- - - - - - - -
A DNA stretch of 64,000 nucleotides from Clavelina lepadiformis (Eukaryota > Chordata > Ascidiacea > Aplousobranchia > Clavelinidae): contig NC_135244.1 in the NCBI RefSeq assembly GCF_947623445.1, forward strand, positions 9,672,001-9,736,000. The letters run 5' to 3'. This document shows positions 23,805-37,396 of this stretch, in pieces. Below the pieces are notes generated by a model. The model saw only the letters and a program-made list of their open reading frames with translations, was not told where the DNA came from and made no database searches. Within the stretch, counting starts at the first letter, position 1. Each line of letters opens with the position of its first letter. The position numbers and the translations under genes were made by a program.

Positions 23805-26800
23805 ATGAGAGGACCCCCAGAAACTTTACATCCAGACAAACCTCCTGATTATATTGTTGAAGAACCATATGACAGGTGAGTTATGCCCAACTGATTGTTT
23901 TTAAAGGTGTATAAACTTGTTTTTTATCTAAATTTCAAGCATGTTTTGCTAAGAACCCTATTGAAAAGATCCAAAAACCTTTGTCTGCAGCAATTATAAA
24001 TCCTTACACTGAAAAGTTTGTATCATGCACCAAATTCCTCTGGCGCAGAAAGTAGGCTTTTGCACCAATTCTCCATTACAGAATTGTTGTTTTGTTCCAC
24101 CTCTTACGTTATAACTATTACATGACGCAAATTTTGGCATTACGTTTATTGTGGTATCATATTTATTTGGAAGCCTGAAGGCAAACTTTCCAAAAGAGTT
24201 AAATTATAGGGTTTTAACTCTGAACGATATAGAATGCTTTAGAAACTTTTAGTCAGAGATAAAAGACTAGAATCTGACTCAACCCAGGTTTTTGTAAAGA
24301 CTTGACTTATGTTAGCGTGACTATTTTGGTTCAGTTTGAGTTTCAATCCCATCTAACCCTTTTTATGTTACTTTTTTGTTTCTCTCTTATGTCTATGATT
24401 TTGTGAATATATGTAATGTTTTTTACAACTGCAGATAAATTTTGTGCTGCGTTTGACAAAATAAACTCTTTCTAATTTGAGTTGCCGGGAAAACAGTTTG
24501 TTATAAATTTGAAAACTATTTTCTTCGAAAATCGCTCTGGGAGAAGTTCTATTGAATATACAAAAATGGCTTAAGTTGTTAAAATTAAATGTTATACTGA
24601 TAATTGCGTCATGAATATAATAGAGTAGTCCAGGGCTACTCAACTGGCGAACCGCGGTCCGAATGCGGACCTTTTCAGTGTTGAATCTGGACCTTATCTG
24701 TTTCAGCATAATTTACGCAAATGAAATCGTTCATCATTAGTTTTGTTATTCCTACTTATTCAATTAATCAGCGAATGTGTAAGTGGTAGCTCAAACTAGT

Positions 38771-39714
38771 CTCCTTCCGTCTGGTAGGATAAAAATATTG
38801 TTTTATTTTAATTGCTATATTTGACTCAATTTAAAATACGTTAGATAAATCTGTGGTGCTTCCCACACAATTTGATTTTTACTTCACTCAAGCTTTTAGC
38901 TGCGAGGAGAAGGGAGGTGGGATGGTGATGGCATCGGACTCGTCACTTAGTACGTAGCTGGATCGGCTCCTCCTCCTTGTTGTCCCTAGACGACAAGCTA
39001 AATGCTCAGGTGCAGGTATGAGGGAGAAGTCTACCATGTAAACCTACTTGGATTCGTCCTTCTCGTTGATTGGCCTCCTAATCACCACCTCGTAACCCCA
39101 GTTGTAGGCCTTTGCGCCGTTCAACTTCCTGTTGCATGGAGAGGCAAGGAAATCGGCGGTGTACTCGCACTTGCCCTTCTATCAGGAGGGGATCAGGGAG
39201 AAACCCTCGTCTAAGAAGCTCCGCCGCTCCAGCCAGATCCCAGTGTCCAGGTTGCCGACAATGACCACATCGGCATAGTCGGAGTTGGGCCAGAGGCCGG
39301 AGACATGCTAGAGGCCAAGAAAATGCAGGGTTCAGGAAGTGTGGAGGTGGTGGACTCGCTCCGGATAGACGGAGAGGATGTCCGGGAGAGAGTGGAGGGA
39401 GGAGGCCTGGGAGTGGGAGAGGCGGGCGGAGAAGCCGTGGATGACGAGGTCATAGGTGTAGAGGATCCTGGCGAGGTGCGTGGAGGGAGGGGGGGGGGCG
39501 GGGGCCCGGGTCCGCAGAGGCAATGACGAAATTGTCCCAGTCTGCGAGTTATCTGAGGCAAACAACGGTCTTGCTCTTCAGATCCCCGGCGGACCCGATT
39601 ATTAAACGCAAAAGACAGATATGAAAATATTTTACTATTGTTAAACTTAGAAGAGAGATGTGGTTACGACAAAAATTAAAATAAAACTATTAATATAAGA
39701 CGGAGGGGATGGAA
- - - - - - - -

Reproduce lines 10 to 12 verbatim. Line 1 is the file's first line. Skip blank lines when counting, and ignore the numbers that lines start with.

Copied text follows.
24501 TTATAAATTTGAAAACTATTTTCTTCGAAAATCGCTCTGGGAGAAGTTCTATTGAATATACAAAAATGGCTTAAGTTGTTAAAATTAAATGTTATACTGA
24601 TAATTGCGTCATGAATATAATAGAGTAGTCCAGGGCTACTCAACTGGCGAACCGCGGTCCGAATGCGGACCTTTTCAGTGTTGAATCTGGACCTTATCTG
24701 TTTCAGCATAATTTACGCAAATGAAATCGTTCATCATTAGTTTTGTTATTCCTACTTATTCAATTAATCAGCGAATGTGTAAGTGGTAGCTCAAACTAGT